Newswise — MINNEAPOLIS – People who experience any stroke symptoms—but do not have a stroke—may also be more likely to develop problems with memory and thinking, according to new research published in the June 19, 2013, online issue of Neurology®, the medical journal of the American Academy of Neurology.
“‘Silent strokes’ that cause small areas of brain damage have been tied to memory and thinking problems, but it has been difficult to study these ‘silent strokes’ due to the cost and inconvenience of obtaining brain MRIs,” said study author Brendan J. Kelley, MD, of the University of Cincinnati and a member of the American Academy of Neurology. “With this study, we found that a quick, seven-question test can be a cost-effective tool to help identify people at increased risk of developing dementia.”
For the research, 23,830 people from the REGARDS study with an average age of 64 with no memory problems who had never had a stroke completed the stroke symptoms questionnaire at the start of the study and every six months for at least two years. The questionnaire asks about symptoms of stroke or transient ischemic attack (TIA), or a “mini-stroke” where symptoms resolve quickly with no permanent damage. The participants’ memory and thinking skills were also tested yearly. During the study, 7,223 people had stroke symptoms.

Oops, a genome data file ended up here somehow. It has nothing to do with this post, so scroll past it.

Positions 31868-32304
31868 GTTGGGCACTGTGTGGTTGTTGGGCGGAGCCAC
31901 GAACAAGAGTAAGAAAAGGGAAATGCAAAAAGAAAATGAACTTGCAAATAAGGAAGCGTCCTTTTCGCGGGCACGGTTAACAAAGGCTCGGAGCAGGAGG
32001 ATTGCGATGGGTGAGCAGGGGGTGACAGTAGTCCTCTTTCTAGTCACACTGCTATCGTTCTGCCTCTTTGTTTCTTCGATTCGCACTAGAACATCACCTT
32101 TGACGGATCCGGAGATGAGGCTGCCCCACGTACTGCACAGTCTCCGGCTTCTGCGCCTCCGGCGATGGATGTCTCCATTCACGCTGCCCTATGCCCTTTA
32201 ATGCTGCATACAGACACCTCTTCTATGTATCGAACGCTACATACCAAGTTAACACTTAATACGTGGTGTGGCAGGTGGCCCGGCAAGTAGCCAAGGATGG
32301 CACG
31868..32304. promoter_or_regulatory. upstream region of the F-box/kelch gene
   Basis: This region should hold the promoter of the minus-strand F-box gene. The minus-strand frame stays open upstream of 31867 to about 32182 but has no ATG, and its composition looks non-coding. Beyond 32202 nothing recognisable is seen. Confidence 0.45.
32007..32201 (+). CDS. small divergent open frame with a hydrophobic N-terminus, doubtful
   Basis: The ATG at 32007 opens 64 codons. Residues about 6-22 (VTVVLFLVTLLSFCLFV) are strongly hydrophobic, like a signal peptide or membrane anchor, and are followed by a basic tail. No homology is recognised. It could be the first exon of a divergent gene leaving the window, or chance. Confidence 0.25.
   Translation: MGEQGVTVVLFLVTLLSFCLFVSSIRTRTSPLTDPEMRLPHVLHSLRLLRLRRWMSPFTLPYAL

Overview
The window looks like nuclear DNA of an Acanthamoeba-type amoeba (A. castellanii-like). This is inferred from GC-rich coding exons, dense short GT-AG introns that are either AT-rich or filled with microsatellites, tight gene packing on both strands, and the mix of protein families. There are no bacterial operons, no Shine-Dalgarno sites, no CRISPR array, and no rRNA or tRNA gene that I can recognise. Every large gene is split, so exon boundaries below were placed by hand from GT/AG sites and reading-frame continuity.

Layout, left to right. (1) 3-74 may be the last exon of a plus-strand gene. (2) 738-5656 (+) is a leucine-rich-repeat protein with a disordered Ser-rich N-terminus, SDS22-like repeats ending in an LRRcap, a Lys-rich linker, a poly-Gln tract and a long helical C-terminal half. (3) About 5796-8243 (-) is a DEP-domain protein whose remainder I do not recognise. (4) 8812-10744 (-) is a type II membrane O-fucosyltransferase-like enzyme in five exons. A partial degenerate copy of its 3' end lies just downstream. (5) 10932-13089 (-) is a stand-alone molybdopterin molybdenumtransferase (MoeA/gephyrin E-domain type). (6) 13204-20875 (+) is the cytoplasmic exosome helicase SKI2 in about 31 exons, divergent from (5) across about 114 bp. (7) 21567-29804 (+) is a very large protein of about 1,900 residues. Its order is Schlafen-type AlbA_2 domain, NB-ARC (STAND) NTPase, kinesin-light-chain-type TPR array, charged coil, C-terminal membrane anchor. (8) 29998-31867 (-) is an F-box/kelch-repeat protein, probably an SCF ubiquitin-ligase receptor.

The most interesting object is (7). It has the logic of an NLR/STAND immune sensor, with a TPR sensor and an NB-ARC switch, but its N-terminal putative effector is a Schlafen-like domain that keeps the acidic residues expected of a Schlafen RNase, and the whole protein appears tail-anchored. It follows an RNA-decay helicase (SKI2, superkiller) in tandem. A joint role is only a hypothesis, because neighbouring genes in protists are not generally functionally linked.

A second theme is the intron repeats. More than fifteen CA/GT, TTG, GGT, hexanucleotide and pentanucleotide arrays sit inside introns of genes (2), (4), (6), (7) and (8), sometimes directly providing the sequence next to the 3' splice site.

The study found that people who had stroke symptoms were more likely to develop memory and thinking problems. Caucasians who had stroke symptoms were twice as likely to develop cognitive problems (11 percent) as Caucasians who did not have stroke symptoms (5 percent). African-Americans who had stroke symptoms were nearly 70 percent as likely to develop thinking problems (16 percent) as African-Americans who did not have stroke symptoms (about 10 percent).
“Our study highlights the importance of discussing stroke-like symptoms with your family doctor, even if they don't last long. These symptoms can be a warning sign that a person is at increased risk of stroke or problems with thinking or memory,” said Kelley.
The REGARDS study was supported by the National Institute of Neurological Disorders and Stroke, National Institutes of Health and Department of Health and Human Services.
To learn more about stroke and cognitive decline, visit http://www.aan.com/patients.
The American Academy of Neurology, an association of more than 26,000 neurologists and neuroscience professionals, is dedicated to promoting the highest quality patient-centered neurologic care. A neurologist is a doctor with specialized training in diagnosing, treating and managing disorders of the brain and nervous system such as Alzheimer’s disease, stroke, migraine, multiple sclerosis, brain injury, Parkinson’s disease and epilepsy.